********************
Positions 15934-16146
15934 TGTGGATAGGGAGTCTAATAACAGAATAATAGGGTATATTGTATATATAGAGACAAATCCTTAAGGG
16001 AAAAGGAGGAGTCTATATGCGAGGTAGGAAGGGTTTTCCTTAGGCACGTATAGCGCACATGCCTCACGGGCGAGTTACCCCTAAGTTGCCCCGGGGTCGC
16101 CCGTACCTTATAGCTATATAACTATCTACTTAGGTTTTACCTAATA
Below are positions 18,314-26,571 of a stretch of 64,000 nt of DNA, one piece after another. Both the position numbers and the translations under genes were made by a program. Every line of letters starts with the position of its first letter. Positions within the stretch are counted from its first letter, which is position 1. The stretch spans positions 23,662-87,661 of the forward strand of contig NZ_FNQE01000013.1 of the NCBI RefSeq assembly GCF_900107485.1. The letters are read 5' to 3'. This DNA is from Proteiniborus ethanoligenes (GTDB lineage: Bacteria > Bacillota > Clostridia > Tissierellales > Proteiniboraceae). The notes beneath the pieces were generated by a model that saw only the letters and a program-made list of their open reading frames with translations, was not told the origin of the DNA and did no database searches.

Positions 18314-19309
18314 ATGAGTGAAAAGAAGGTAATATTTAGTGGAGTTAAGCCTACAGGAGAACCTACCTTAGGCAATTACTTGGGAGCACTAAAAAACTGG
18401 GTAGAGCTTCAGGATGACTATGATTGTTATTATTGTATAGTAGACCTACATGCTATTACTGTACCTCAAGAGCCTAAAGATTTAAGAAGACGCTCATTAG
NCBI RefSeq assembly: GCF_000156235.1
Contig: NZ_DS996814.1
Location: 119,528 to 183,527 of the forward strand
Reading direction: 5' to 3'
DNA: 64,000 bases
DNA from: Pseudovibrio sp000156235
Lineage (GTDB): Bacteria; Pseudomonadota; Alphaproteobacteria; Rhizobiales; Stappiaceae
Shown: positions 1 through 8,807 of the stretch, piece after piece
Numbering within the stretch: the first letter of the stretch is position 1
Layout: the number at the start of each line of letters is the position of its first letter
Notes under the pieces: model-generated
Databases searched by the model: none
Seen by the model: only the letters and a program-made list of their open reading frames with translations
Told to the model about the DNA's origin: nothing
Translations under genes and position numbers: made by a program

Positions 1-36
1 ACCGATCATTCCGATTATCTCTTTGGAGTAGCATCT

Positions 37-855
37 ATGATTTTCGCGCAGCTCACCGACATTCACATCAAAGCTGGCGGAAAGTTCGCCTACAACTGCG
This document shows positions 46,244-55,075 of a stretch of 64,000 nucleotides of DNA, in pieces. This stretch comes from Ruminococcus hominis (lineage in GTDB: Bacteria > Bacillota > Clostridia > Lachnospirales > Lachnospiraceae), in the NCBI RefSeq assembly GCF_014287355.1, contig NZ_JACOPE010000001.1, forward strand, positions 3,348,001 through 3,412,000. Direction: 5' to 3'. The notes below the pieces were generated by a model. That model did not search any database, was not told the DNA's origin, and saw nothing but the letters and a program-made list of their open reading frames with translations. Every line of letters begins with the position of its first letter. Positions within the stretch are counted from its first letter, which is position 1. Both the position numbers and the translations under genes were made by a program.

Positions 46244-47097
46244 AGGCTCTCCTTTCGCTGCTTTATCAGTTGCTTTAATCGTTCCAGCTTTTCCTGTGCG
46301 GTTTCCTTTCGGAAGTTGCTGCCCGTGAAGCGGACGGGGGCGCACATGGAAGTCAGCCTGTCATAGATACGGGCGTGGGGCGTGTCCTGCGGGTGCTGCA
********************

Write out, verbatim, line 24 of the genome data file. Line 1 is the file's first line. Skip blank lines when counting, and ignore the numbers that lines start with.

Positions 1-36